December 7, 2006 – Vol. 42, No. 17
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Quest for a viable Silver Line alternative

Serghino René

John Kyper lives in Roxbury and is a member of the Washington Street Corridor Coalition. He says he doesn’t like the Silver Line for one simple reason — it’s inconvenient.

“I almost never use it,” he says. “It’s very slow and a bumpy ride.”

If he’s coming to Dudley from downtown Boston, he says he can take the Orange Line to Roxbury Crossing, walk to Dudley Square and beat the bus by ten minutes.

Kyper is just one of several Bostonians in the Lower Roxbury and South End district who view the Silver Line as an unreliable and unequal alternative to the former elevated Orange Line that once dominated Washington Street from Forest Hills through Dudley to downtown.

Several Lower Roxbury and South End residents, community organizations and users of the Silver Line buses recently met at the Benjamin Franklin Institute of Technology to discuss a light rail system as a possible alternative to the proposed Silver Line extension.

Additional informational meetings are being planned for the next few months with neighborhood groups along the entire length of the replacement service corridor, which stretches from Chinatown to Mattapan, to raise public awareness about the light rail alternative.

During the meeting, Kyper showed photographs of various light rail systems across North America that he has taken over the last decade. He readily admits that the country has come a long way, but it still has a long way to go.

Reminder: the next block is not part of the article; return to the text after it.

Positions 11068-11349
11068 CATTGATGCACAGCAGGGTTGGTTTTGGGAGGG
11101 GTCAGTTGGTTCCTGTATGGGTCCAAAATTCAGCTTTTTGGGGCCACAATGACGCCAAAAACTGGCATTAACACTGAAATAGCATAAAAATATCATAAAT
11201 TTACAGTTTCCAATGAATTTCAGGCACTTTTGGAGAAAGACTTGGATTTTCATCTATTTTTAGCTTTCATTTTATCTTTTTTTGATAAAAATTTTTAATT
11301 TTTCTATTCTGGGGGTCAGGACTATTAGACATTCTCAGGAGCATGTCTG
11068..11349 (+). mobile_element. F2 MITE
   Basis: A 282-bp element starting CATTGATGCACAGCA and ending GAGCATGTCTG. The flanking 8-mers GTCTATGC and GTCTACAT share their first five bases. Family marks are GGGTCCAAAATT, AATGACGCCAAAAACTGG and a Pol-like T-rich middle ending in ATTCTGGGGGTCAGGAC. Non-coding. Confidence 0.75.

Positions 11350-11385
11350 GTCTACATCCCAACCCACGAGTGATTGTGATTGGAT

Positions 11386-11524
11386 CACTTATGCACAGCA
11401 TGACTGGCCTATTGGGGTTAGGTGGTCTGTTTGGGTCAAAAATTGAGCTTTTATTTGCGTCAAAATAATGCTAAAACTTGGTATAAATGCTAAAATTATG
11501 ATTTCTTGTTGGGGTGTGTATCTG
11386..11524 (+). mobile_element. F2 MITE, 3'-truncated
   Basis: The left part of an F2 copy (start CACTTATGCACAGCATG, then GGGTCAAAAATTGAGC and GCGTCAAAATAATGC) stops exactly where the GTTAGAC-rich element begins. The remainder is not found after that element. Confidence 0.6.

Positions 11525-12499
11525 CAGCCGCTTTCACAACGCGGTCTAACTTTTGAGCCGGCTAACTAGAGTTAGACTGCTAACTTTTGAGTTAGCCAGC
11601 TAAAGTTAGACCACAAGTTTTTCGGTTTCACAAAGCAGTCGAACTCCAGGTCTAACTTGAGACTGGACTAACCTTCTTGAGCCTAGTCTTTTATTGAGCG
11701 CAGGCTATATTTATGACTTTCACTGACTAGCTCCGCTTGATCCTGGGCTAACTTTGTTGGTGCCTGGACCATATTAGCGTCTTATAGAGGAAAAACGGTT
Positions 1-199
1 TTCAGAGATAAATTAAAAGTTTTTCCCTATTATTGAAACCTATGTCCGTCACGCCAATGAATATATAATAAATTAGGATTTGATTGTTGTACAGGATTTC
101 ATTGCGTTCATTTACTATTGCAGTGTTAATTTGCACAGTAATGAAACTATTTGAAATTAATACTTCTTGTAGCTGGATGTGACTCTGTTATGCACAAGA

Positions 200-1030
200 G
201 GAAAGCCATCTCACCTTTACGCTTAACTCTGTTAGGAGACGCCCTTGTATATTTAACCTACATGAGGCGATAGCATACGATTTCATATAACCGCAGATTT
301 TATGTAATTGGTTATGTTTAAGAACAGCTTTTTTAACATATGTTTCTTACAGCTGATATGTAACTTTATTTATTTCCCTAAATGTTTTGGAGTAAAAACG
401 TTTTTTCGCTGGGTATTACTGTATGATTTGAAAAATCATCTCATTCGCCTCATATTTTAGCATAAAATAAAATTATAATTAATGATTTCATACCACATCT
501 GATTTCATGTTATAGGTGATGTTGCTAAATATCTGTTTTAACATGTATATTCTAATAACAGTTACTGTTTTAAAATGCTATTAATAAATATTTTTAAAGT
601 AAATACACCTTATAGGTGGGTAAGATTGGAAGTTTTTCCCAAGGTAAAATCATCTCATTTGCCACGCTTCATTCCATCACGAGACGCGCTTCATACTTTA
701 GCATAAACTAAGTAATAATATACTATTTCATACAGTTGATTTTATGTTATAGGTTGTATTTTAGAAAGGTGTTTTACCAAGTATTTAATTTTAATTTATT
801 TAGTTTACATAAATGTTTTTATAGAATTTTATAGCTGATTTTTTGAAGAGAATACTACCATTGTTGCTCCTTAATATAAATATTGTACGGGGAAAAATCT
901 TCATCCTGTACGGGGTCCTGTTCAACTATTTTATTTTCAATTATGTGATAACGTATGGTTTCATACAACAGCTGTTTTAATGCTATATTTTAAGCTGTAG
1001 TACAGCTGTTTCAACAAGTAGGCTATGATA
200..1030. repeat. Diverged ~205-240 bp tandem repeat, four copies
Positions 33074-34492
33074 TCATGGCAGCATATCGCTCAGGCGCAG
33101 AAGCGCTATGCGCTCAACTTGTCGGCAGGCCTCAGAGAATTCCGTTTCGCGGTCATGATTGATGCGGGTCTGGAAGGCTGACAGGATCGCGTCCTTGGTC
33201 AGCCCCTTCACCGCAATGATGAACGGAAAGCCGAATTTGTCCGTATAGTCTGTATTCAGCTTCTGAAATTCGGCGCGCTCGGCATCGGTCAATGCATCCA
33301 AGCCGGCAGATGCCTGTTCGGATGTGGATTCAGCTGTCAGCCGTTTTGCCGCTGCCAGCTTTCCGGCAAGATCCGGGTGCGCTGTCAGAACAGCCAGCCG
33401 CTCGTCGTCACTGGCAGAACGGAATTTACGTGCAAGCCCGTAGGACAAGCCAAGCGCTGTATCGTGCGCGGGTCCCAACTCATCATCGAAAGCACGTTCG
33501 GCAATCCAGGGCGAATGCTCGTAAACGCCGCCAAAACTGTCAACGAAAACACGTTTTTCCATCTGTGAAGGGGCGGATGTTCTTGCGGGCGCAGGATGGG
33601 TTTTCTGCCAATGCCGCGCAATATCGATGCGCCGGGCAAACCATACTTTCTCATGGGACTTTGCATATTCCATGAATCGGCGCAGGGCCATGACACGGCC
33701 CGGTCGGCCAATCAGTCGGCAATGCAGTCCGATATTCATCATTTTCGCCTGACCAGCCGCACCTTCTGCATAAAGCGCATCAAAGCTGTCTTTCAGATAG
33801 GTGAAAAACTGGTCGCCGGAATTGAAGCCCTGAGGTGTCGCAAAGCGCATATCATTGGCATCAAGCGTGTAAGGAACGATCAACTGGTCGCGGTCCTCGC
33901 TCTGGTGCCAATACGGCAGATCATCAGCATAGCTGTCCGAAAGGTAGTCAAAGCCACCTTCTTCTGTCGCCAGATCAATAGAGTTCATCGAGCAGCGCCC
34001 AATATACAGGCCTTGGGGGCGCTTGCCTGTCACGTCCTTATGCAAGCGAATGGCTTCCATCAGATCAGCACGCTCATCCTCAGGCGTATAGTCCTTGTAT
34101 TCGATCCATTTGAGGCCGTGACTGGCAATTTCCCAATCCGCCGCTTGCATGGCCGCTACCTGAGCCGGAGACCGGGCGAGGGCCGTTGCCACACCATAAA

In the 1950s and ’60s, building highways was all the rage in the United States. In Massachusetts, an extension of I-95 was proposed to run through the South End, Roxbury, Jamaica Plain and part of the Fenway neighborhoods.

After years of protest from community residents, a political compromise was struck. Instead of building the highway, the federal government built a transportation system for Amtrak and the commuter rail. More importantly, the elevated Orange Line system was relocated to what is now known as the Southwest Corridor. MBTA stations at Northampton, Dudley and Egleston were eliminated.

“When the elevated Orange Line came down 20 years ago, our community was promised equivalent or better replacement service,” said Kathleen Emrich of the South End Neighborhood Association.

But that never happened. The Orange Line came down in 1987, and since then, there have been buses on the route it served from Dudley to downtown.

That remains the norm to this day.

What’s devastating to some is that communities of color were stripped of rapid transit services and replaced with buses. Many in the community believe that bus service is not an adequate replacement for a rapid transit line. The bus ride takes an average of 22 minutes as compared to eight minutes, and riders must then transfer into the central subway system.

Time has shown that transit systems across the city were and are steadily being improved, renovated or extended, except in communities of color.